ICC Cricket World Cup 2019: Having wise heads like Dhoni helps
Old Trafford has been one of the best pitches in this World Cup and consequently we have some of the biggest totals and some of the biggest hitting on this ground. Both India and New Zealand will know that, despite the pressure of a knock out match and with a potential final just around the corner, the side batting first will have to aim suitably high.
This is not about throwing caution to the winds but about the realisation that in this era of one day international cricket judging the correct element of risk and knowing what is a “good score” is the path to success.
India, naturally enough, must start as favourites, the top team from the group stage versus the team that only just made it into the top four. Look through the stats in both batting and bowling and India has the bragging rights, with Rohit Sharma, Virat Kohli and KL Rahul all averaging over 50 against just the one man, Kane Williamson, and with the ball Jasprit Bumrah and Mohammed Shami, despite his not featuring in the early games, leading the wicket-taking stakes against, surprisingly, Lockie Ferguson.
The strength of India’s batting is thus at the top of the order and its continued success throughout the World Cup has taken the pressure off the middle order. It is a sort of catch-22 that those lower down the order have therefore had fewer opportunities to shine but, at the same time, when needed have not necessarily been up to the task, with the chase against England the prime example.
One tends to look for experience in big games and again India have more players who have both been around for some time and have been involved in the biggest games. I cannot help but think back to the 2011 World Cup final in Mumbai with Mahendra Singh Dhoni’s brilliant heroics. I fully understand that that was a full eight years ago and that much has changed not least that MS has inevitably had to acknowledge the passing of time.
However, without expecting him necessarily to repeat such feats, he and everyone else in this team can tap into that sort of experience and draw confidence from it. For the form men — Rohit, Rahul, Kohli — it is a question of finding ways to continue in that form. But for the likes of Hardik Pandya and Rishabh Pant, Kuldeep Yadav and Yuzvendra Chahal, who were rather taken apart by England, having wise heads around them is invaluable.
For New Zealand, Williamson is that inspirational figure but Ross Taylor too has years of experience and will be feeling that he owes his team something special at this crucial time. The bowling also has that mix of experience and more youthful fire that always keeps them in the hunt.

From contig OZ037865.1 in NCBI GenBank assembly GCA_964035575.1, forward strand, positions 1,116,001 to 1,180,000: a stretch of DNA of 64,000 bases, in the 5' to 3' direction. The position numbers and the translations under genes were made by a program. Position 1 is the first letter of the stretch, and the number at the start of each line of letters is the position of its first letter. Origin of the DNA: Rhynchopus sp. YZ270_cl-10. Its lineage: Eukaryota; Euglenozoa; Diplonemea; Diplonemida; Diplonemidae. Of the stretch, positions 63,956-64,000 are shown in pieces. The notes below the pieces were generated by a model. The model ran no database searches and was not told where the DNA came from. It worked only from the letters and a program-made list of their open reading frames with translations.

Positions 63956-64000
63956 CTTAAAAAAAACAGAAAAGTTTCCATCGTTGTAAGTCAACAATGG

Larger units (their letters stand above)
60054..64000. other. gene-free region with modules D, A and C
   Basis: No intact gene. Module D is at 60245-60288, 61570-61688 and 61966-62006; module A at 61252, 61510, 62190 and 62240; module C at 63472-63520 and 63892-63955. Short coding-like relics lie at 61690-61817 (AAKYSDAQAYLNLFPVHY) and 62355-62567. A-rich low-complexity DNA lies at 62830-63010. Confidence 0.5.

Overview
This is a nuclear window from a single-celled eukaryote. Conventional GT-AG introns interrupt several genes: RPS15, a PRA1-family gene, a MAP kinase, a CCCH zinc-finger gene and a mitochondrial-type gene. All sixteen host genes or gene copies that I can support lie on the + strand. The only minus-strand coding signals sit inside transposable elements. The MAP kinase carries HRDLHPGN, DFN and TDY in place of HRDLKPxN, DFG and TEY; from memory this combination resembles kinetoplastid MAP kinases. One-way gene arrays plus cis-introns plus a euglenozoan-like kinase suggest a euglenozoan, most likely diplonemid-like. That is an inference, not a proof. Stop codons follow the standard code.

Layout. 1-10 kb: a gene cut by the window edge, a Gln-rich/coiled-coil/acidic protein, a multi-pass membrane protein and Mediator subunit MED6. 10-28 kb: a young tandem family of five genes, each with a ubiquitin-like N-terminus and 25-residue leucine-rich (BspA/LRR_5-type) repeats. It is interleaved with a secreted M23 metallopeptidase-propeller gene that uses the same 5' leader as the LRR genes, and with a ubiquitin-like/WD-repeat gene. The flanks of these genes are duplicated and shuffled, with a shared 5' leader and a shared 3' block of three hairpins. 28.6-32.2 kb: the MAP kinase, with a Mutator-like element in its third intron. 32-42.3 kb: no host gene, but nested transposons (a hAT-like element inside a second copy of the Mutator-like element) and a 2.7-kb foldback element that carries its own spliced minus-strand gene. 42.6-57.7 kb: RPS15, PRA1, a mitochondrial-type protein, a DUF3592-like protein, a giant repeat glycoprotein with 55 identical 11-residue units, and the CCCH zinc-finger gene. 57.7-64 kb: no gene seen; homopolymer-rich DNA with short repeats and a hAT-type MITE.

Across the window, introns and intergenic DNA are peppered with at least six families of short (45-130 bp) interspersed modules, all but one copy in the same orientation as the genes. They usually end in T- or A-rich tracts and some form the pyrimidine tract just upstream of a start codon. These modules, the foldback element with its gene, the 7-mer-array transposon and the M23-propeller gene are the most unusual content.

Although impressive Trent Boult, Matt Henry and the rather off the pace Tim Southee are the senior members of the attack, that fire is provided by the likes of Ferguson and Jimmy Neesham. Both have some experience of the IPL, which, as much as it is a world leading competition in its own right, seems to have become a training ground both for Indian and overseas cricketers, who all thus become accustomed to pressure cricket in front of big crowds.
Jimmy Neesham’s story is fascinating in as much as, according to the BBC, he was out of the game for a year or so, apparently found himself a job with a company selling electronic collars for the remote herding of cows, then realised that he was not ready to give up on cricket. He is now making his way “very slowly” through a communications degree, while back fully involved with New Zealand cricket.
What I like about this tale is that he is a 28-year-old man with a perspective far broader than just cricket and that perspective has helped him come to terms with the vast ups and downs of the game. When he was bowling at Carlos Brathwaite that perspective might well have served him well in the high-pressure situation, whereas a single strand, career player might have seen it differently.
But, it can work the other way too. For instance, Jasprit Bumrah is probably more likely to deal effectively with that same situation for the simple reason that nobody in the world bowls end-of-innings yorkers better than him and I daresay that of the two I and most people would opt for Bumrah over Neesham in those circumstances.
The point is more that a match-up like this pits all sorts of characters against each other, all with different motive forces but all with one aim, to win a game of cricket. Whatever it is that helps you achieve the right mind set to do that is the key and everyone’s key is cut differently.
However, it is India who go into this semi-final with the better team, with more players in form and so with the greater confidence. The squad and therefore the XI that take the field, appears to have more unity than some Indian teams of the past. All that to me means that India go into this match as strong favourites.
Unity, team spirit; these are things that have been trademarks of New Zealand teams for a long time. When Black Caps were Kiwis they always had the reputation that the whole was greater than the sum of the parts. That a strong team ethic, epitomised by its attitude to fielding, was what made a side lacking in world-class players still a very competitive one. Now that they can claim to have a number of genuine world-class players they are even more of a force to be reckoned with, so I am by no means writing them off either.